Kicking Off the Semester

On January 11, 2017, Brittany Williams and I met with Midwestern State University’s archivist. We soon realized we had this entire assignment handed to us in a single collection. With MSU being a smaller university, the entirety of our rare books section is comprised of a single collection created and owned by Nolan Moore. He traveled the world and most of the United States in search of great works and early evidence of written human communication.

While there were a few leafs from the Gutenberg Bible, the oldest complete book in the collection is the Nuremberg Chronicles, written by Hartmann Schedel and published in 1493 by Anton Koberger. This book was created by a woodcut press. The intricate process that went into producing this beautiful work was my first indication of how important books and records were to the people of this time period. Because the majority of the book is a reconstruction with pictures of the Hebrew Bible and a rough history of the world, it reinforced my preconceived notion that religion dominated the culture of this time period.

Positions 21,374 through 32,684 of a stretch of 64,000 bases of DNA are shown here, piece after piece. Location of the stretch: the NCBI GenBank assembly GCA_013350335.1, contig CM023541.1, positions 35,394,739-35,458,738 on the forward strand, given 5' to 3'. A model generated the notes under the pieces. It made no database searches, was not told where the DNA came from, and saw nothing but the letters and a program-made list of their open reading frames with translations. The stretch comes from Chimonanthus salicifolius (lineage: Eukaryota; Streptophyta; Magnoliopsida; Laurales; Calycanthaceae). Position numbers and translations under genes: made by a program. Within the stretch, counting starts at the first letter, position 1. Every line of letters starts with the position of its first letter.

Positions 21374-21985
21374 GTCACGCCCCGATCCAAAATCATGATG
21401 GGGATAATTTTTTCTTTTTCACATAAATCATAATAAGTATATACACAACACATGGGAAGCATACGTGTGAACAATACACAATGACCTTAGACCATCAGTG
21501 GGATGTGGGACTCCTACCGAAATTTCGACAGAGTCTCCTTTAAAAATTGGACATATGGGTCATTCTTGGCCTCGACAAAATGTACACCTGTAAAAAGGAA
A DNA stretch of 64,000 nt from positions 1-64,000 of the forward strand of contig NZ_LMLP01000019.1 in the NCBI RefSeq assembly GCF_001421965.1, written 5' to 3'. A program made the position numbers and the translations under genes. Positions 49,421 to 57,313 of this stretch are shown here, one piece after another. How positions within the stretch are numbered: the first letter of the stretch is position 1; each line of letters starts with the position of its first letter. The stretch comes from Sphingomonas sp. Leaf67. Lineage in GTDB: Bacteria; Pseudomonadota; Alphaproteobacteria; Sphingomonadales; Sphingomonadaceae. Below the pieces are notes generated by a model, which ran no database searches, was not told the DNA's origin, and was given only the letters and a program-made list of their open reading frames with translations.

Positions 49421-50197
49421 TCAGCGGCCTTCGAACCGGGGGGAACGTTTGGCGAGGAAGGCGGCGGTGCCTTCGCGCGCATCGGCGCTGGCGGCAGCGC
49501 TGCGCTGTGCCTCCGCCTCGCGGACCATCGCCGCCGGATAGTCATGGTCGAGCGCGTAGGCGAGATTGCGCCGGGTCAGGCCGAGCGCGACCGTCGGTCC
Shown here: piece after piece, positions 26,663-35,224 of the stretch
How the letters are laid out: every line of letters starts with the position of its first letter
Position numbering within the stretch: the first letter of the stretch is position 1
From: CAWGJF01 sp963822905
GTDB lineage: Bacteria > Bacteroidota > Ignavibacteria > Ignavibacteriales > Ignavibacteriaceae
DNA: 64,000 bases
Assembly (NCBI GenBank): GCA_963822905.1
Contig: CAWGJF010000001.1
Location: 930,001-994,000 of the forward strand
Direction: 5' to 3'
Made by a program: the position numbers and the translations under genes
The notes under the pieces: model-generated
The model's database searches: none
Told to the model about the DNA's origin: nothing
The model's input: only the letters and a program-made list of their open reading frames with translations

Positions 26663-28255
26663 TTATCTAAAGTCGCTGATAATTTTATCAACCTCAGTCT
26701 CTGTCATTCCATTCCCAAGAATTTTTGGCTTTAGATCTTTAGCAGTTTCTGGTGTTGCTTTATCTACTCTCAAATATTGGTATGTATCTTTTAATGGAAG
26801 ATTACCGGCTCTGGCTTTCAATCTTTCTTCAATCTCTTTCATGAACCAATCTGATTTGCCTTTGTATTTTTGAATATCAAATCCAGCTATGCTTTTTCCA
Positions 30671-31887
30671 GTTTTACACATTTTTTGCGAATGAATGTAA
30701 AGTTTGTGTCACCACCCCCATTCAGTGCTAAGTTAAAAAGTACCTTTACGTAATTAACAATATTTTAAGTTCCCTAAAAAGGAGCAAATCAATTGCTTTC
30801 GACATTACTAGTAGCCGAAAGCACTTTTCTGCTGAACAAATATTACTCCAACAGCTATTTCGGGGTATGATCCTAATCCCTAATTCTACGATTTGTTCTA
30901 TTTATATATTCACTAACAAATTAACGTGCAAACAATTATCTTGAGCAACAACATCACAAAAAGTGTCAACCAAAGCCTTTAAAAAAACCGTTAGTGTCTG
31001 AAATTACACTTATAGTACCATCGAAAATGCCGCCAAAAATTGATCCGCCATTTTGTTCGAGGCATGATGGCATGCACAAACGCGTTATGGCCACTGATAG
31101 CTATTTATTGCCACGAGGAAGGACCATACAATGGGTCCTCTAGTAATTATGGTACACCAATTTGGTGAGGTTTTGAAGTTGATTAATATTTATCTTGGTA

Most of the works in the collection were so well preserved that they looked untouched. A small edition of Dante’s Inferno did show a lot of evidence of ownership and marginalia. Most of the pages were annotated in small, cramped ink handwriting that was extremely difficult to read. Because of the amount of writing in the book, I assume it was used for scholastic purposes before Moore collected it.

The collection was donated to MSU by Moore’s family after his death. Nolan Moore and his family were native Wichitans and wanted the collection to go to a smaller liberal arts university. They eventually decided Midwestern State was the best choice. Moore dedicated his life to showing others the significance of human communication and its evolution over time, making that the underlying theme of this collection. From a model of cave drawings and the Rosetta Stone to first editions of comic books, Moore found significance in printed works no matter what their origins or intended and was motivated to share their importance.

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